I started with 2 colonies and have grown to 500, making a whole slew of adaptations along the way. It is totally possible if you are diligent, hard working, practical, and committed.

    The importance of Mentorship cannot be overstated. Personally, I was fortunate to spend several years working with a very good beekeeper. Mostly I helped them in CA during almonds and occasionally through the summer but it got my toe in the door for pollination, it got me someone I trust and can talk to regularly, and showed my how a mid-size commercial outfit can function.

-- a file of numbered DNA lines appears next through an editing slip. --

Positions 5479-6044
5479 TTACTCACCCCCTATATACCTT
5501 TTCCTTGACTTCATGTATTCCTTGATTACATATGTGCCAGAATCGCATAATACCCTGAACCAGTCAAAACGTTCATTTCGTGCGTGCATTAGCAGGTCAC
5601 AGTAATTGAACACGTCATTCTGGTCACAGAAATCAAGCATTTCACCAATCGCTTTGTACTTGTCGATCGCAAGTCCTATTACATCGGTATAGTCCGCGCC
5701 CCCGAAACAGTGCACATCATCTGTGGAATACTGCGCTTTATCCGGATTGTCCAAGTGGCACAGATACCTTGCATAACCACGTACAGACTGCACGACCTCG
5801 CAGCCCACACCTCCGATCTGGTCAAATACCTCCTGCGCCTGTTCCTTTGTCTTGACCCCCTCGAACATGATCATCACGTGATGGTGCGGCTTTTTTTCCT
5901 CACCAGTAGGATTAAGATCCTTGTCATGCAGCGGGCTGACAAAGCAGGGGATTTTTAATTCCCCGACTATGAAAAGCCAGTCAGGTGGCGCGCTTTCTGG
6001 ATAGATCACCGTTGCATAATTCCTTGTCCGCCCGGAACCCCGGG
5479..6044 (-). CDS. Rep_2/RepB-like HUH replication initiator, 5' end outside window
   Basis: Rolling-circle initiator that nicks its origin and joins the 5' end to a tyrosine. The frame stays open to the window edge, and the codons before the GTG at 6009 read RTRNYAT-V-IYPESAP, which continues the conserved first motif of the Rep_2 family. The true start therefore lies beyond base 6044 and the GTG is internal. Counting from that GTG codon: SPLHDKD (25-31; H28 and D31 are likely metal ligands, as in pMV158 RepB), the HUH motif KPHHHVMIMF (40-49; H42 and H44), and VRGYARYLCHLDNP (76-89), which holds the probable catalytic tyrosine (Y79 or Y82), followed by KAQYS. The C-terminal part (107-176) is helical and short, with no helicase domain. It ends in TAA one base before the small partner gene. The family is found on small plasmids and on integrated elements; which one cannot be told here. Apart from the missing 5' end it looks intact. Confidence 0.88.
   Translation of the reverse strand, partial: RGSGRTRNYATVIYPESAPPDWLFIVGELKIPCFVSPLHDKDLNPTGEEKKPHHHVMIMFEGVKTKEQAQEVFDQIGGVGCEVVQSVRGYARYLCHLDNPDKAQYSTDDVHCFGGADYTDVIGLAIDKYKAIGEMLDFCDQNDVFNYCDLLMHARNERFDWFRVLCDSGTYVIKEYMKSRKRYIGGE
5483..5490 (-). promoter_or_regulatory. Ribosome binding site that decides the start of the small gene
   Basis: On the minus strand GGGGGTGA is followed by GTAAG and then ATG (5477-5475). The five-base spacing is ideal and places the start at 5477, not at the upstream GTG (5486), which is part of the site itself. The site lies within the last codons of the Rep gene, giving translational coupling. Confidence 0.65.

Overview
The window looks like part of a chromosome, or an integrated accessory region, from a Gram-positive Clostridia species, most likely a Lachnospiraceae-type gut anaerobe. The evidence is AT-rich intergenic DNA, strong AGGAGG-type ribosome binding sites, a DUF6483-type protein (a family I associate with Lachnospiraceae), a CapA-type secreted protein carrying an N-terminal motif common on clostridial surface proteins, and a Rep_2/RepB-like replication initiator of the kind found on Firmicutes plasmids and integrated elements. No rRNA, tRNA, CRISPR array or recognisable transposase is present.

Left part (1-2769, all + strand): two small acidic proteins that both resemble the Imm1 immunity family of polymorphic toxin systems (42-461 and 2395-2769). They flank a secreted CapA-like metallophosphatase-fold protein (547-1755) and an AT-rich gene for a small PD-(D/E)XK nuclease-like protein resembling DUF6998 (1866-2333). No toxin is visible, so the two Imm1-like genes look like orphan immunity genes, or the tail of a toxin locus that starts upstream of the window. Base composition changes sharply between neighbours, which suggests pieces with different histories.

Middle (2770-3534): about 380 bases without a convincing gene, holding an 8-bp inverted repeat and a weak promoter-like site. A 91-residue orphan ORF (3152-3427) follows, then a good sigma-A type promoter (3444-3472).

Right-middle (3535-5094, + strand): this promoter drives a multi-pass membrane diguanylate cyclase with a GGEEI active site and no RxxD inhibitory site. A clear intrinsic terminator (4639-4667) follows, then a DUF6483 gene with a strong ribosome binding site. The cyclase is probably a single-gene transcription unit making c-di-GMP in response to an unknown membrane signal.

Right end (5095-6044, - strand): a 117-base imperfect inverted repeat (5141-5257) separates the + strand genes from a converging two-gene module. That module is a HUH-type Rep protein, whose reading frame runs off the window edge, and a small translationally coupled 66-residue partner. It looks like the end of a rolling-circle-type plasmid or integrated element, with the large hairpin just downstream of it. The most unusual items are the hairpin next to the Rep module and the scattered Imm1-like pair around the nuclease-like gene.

IN CONTRAST, I have also spent sometime working with someone who grew too fast. Consider this a warning. In my opinion it is a disaster. TRying to run more bees than they are prepared for, a constant state of crash and rebuild, trying to keep up, and it really takes a lot of the fun out of beekeeping. If it was my outfit, I would be a total wreck. Don't grow faster than you are prepared for and equiped to handle.